Roger Federer has admitted he is actually looking forward to retiring from tennis but has no plans to call time on one of sport's most successful, decorated careers just yet.
Federer, fresh from reprising the world number one ranking from long-time adversary Rafael Nadal by reaching the semi-finals of the Rotterdam Open, a tournament he went onto win relatively comfortably, has astounded tennis experts and legends with his phenomenal form in the twilight his career, which looked to be winding to an end when he had to undergo surgery on his knee.
The 36-year-old, now the oldest world number in history, has lightened his schedule slightly due to his advancing years and is certainly showing no signs of fear over retiring from the sport he has dominated for so long, though he did stress that it will be a while before he walks away from the court for good.
"I got a little glimpse into it [retirement] when I was out for six to eight months in 2016, and I actually enjoyed it a lot!" Federer told CNN.
"I'll never get bored, so I'm looking forward to it actually. I have a great group of friends around me, in particularly my wife and parents are amazing so I always know I'll be fine once I retire and when I'm home."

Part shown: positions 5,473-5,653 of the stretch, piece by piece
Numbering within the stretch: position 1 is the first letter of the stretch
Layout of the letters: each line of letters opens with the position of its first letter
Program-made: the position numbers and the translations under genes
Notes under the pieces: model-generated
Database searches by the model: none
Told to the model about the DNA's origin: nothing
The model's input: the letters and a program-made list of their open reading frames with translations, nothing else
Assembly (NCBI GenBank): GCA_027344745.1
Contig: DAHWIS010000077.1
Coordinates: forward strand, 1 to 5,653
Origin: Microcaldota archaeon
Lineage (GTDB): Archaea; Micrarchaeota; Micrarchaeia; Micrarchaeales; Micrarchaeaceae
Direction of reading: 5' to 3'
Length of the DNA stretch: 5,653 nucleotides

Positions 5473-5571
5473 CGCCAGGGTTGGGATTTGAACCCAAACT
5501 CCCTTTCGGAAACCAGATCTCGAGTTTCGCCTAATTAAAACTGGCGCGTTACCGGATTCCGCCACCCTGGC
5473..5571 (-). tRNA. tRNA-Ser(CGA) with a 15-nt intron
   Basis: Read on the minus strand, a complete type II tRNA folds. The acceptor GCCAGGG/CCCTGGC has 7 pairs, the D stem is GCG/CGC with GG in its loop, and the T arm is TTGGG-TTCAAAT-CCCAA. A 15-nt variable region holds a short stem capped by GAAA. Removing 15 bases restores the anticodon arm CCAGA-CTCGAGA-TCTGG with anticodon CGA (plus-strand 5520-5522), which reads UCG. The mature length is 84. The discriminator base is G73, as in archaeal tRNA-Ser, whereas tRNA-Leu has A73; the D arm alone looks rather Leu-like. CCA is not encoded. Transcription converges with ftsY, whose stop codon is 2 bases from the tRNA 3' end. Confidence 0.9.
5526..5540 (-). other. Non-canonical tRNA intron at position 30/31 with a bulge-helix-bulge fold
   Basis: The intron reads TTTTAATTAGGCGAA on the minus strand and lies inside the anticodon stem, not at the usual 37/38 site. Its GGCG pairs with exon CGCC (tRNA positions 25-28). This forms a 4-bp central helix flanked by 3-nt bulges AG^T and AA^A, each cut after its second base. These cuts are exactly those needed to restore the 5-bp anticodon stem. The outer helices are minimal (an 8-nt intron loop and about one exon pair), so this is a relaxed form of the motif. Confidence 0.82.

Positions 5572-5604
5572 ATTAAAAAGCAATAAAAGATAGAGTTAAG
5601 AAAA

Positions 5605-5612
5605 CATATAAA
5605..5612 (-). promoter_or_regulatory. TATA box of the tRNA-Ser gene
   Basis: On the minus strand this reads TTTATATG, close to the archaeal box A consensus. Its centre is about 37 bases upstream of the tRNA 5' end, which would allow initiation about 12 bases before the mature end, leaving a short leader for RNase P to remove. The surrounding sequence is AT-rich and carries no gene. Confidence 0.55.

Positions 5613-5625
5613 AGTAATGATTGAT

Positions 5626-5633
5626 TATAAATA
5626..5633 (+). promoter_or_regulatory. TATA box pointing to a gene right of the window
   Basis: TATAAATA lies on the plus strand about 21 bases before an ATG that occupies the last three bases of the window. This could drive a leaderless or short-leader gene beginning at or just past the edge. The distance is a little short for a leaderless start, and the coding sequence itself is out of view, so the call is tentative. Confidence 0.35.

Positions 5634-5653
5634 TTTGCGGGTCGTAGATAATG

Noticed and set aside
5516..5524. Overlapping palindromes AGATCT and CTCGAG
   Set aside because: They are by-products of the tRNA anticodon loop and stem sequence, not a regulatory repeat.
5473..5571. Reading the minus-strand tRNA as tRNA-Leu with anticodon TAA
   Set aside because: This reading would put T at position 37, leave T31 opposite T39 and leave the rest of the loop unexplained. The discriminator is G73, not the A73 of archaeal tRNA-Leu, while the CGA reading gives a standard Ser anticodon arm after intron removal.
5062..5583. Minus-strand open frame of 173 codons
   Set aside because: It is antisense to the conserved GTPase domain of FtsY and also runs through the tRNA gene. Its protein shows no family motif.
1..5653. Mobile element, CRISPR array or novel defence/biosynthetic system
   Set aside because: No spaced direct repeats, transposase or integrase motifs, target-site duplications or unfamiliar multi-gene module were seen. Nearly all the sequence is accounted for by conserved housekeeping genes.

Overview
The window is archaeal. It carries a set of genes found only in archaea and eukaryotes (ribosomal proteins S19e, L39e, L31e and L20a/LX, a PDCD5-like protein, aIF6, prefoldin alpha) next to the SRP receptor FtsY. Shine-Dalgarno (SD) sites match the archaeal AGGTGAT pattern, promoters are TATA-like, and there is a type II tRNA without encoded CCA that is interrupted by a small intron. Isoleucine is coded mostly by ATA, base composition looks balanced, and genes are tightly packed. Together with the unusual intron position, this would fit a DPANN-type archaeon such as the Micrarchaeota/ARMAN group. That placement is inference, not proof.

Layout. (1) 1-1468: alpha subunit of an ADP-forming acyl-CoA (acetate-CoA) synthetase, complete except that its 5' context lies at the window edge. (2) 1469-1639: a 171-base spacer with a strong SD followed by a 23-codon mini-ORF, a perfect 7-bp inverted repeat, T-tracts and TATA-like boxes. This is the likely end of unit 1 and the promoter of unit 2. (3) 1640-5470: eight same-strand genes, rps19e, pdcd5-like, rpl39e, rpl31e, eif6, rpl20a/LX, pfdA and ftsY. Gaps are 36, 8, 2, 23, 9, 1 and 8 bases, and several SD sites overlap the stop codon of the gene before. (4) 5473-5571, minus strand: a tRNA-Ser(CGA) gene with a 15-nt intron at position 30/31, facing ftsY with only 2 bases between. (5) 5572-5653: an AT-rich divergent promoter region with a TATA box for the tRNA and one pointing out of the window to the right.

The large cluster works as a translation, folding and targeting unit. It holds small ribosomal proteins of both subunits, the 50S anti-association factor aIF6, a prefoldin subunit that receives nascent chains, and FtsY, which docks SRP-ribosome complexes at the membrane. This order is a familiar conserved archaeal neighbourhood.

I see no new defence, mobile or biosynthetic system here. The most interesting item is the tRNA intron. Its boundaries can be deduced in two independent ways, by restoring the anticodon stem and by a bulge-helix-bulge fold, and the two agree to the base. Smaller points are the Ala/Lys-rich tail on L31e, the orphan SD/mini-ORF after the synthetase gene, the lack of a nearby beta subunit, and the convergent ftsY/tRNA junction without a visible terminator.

"In a way I can't wait for it (retirement), but it should wait for the moment. Times are great at the moment as a tennis player. These are great moments."
Since returning from a knee injury that threatened to prematurely end his career, Federer has won three Grand Slams and regained the world No.1 spot for the first time in five years. The Swiss' comeback to the court has gone better than he ever possibly imagined - the 20-time Grand Slam champion was concerned he had tasted glory at a major tournament for the last time.
"This one definitely comes very surprising to me because - getting back to world No. 1, having had the surgery in 2016, and not knowing if I was ever going to win another grand slam," Federer said.
"So this is an incredible comeback for me, definitely my best one ever."